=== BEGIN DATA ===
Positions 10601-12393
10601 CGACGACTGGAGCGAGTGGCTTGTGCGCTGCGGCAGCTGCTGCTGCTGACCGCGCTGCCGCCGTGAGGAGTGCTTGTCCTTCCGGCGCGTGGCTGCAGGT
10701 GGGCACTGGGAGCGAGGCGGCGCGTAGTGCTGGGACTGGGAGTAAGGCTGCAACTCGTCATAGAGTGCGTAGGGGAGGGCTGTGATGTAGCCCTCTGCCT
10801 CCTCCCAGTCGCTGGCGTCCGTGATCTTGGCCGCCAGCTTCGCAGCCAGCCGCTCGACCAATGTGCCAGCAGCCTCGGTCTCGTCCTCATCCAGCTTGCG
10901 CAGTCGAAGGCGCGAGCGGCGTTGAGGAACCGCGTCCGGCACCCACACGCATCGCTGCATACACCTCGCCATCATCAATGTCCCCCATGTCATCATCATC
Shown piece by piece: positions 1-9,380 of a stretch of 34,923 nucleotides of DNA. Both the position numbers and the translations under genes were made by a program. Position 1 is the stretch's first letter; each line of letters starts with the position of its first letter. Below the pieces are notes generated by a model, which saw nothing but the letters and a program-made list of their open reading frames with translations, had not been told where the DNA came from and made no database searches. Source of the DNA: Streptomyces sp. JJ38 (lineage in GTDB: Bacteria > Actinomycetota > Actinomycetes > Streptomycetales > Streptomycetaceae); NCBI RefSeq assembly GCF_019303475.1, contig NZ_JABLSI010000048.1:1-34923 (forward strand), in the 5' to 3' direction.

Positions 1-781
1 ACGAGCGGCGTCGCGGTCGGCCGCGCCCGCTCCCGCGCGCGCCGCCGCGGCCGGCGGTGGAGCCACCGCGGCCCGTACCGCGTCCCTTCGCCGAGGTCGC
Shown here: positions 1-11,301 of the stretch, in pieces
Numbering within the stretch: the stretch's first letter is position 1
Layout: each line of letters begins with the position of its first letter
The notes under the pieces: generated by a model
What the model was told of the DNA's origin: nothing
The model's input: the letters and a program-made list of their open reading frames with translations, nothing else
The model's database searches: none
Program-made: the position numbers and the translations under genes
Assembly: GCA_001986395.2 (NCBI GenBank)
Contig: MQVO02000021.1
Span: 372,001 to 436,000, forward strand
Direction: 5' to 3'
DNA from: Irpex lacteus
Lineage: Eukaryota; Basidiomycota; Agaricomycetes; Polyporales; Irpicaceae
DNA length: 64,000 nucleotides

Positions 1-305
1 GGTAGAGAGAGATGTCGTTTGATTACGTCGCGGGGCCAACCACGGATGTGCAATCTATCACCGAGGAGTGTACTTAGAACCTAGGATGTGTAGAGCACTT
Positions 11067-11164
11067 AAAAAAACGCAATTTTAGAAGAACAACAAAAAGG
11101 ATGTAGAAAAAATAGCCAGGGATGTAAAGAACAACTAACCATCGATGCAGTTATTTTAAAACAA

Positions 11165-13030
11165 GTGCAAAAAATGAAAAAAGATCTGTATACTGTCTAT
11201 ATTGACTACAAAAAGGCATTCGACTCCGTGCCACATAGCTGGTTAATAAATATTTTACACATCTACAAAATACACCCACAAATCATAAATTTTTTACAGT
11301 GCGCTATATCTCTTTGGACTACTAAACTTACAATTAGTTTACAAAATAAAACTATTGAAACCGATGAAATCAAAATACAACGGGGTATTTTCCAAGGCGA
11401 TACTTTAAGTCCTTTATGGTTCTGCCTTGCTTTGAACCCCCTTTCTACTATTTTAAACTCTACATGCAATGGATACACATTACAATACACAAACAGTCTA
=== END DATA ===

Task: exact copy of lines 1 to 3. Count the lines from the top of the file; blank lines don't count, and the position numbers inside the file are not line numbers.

Positions 10601-12393
10601 CGACGACTGGAGCGAGTGGCTTGTGCGCTGCGGCAGCTGCTGCTGCTGACCGCGCTGCCGCCGTGAGGAGTGCTTGTCCTTCCGGCGCGTGGCTGCAGGT
10701 GGGCACTGGGAGCGAGGCGGCGCGTAGTGCTGGGACTGGGAGTAAGGCTGCAACTCGTCATAGAGTGCGTAGGGGAGGGCTGTGATGTAGCCCTCTGCCT